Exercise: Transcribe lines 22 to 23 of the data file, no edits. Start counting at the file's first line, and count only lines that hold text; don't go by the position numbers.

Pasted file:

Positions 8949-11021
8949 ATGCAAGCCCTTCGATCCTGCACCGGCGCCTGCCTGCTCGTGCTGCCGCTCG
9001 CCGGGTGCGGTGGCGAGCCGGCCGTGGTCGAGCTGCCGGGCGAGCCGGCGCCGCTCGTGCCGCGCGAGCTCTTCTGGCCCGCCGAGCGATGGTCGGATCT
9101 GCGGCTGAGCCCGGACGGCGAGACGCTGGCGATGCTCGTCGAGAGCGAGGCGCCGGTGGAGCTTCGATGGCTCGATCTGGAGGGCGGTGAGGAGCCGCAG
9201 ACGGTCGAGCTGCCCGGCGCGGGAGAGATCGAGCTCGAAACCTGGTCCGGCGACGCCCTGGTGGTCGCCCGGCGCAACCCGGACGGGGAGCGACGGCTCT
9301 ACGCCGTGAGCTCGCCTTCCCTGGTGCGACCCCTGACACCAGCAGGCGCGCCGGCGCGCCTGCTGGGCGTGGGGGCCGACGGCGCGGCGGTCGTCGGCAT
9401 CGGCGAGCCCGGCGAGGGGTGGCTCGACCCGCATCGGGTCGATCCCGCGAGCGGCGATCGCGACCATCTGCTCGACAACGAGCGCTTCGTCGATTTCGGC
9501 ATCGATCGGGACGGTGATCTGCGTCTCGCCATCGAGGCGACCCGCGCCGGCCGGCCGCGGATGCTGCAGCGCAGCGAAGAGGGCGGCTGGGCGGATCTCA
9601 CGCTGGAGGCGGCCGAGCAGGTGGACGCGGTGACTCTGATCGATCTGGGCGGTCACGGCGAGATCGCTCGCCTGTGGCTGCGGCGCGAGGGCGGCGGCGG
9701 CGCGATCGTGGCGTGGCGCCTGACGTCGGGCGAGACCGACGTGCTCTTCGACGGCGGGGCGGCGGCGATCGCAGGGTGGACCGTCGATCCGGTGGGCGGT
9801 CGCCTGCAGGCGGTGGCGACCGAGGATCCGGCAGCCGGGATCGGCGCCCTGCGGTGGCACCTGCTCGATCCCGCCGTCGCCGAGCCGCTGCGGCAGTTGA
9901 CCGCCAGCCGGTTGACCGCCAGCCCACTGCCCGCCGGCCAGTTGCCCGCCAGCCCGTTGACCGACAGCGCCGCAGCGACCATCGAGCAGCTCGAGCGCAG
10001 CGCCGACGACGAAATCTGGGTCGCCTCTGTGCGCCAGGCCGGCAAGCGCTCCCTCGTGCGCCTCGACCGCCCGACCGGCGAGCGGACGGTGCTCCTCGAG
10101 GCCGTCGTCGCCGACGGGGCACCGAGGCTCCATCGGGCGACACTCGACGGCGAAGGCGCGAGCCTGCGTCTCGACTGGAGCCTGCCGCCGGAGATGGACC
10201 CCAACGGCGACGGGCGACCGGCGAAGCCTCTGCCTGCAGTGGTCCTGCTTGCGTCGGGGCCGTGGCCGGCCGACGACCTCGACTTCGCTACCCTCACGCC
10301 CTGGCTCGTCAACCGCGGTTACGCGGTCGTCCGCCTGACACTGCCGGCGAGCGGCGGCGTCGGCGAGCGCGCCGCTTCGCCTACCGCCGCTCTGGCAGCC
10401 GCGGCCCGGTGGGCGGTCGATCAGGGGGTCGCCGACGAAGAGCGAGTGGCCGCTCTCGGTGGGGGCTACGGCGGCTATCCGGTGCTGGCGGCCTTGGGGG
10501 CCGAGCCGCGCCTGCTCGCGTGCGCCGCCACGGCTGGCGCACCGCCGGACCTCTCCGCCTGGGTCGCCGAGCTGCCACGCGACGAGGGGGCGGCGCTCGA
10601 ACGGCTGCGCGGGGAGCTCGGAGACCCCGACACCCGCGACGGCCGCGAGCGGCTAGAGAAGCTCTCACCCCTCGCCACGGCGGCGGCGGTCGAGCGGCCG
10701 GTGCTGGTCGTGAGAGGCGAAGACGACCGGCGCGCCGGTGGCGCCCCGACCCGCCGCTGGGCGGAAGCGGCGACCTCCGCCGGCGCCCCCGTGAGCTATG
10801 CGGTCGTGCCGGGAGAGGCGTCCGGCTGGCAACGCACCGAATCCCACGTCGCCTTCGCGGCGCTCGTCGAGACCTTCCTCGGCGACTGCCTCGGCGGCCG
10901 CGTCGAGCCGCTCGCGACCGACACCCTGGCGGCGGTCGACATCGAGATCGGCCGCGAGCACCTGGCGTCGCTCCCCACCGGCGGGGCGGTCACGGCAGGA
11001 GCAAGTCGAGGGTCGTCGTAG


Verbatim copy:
10901 CGTCGAGCCGCTCGCGACCGACACCCTGGCGGCGGTCGACATCGAGATCGGCCGCGAGCACCTGGCGTCGCTCCCCACCGGCGGGGCGGTCACGGCAGGA
11001 GCAAGTCGAGGGTCGTCGTAG